One econ major, three (or more) opinions.

Aetna Inc. (NYSE:AET) came out today with a new, online condition management program that’s designed to help U.S. adults cope with “metabolic syndrome.”

Metabolic syndrome is, basically, the meat and potatoes of conditions that ruin the health of people who eat too much meat and potatoes.

To find out whether you have metabolic syndrome, you look at a list of five risk factors — large waist size, high blood pressure, high triglycerides, low HDL cholesterol and high blood sugar. If you have three or more of the risk factors, you have metabolic syndrome and are twice as likely to develop heart disease and five times as likely to develop diabetes as other people.

Health costs go up 25 percent for each risk factor on the list that you have.

Aetna is testing a program developed by researchers from Duke and eMindful that uses “mindfulness” techniques to make participants more aware of their emotions and the other factors that contribute to or detract from their motivation to eat better and exercise more.

Initially, I thought about writing about this program just because it seems to be a great, fairly unusual condition for a condition management program or wellness program to target. The programs usually seem to target obesity by itself, or the health problems of people who are already catastrophically ill.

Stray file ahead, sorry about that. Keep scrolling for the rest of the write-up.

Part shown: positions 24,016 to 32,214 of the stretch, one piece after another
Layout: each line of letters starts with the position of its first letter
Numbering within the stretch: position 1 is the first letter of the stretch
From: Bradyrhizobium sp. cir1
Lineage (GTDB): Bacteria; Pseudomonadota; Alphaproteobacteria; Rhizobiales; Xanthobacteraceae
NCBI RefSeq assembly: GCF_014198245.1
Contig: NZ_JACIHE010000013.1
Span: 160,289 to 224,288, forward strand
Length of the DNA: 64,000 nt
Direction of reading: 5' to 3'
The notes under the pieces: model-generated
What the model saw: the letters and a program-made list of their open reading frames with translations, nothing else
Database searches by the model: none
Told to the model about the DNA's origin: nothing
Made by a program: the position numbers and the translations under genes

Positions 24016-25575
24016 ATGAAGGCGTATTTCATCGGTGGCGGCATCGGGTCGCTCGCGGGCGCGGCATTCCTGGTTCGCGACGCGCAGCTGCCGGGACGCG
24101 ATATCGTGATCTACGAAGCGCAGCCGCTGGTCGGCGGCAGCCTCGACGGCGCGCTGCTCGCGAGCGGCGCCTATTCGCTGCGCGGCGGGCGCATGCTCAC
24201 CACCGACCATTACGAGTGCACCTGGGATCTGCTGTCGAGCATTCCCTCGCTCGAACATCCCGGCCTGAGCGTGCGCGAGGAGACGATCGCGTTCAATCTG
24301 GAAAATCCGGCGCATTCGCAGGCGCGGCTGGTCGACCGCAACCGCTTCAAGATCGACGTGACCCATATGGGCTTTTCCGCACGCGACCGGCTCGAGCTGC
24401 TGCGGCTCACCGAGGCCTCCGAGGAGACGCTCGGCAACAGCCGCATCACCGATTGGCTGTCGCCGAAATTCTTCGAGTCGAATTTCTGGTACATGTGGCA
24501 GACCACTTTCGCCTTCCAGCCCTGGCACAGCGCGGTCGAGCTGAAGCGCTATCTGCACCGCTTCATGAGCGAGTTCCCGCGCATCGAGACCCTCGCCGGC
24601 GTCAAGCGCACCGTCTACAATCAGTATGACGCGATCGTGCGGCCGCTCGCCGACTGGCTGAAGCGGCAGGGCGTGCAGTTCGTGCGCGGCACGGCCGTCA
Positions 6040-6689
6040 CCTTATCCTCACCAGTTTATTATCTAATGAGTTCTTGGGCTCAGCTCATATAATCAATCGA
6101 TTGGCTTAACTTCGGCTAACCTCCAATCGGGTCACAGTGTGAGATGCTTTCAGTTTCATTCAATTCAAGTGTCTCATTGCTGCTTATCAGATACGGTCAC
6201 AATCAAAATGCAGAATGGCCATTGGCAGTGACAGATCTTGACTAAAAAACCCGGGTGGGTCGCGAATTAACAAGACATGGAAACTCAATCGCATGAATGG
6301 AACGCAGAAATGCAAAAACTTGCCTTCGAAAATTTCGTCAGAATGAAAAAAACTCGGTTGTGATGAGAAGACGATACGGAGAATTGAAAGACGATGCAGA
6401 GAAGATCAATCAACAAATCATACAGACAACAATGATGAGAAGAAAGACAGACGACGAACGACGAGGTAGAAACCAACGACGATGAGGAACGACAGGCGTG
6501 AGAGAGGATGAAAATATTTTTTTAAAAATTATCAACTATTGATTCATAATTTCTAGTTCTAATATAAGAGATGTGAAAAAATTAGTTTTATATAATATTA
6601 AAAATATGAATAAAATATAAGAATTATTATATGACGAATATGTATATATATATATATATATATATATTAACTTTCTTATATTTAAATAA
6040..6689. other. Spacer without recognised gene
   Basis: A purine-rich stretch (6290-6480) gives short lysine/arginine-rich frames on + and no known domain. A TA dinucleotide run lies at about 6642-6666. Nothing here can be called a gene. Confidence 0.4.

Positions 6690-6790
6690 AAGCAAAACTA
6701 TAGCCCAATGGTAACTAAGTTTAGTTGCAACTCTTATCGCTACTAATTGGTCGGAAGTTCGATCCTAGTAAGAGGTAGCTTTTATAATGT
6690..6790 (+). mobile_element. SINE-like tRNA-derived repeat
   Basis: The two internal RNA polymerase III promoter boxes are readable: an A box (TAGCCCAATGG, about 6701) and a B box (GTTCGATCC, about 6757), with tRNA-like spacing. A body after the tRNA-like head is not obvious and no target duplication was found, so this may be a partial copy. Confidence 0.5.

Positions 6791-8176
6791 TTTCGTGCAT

Aetna, it turns out, is not the first organization to start a metabolic syndrome program. Cigna (NYSE:CI) and HealthInsight, a nonprofit group, have also started high-profile programs for fighting metabolic syndrome.

But then it occurred to me that there’s a story behind the metabolic syndrome program story: Aetna has been testing the program on 600 of its own employees.

On the one hand: Of course. The insurance industry has a very long, noble, useful history of testing all sorts of programs on its own employees.

On the other hand: It struck me that this could be a grimly humorous argument the health insurance community could use to make to convince various policymakers to at least value the abstract idea of preserving health insurance industry employment. 

The selling point could be, “Protect health insurance industry jobs, and you’ll have lots of office workers with computers that you can use to test all sorts of wellness and condition management programs!”

On the third hand, maybe it’s a bad idea to talk too much about that idea. If people do, maybe officials will try making health insurance industry workers sign up for their benefits through … the exchanges.

On the fourth hand: There are 435 members of the House, 100 members of the Senate, and many thousands of additional bright, computer-equipped staffers. Maybe they could be the first ones to enroll in coverage through the exchanges …

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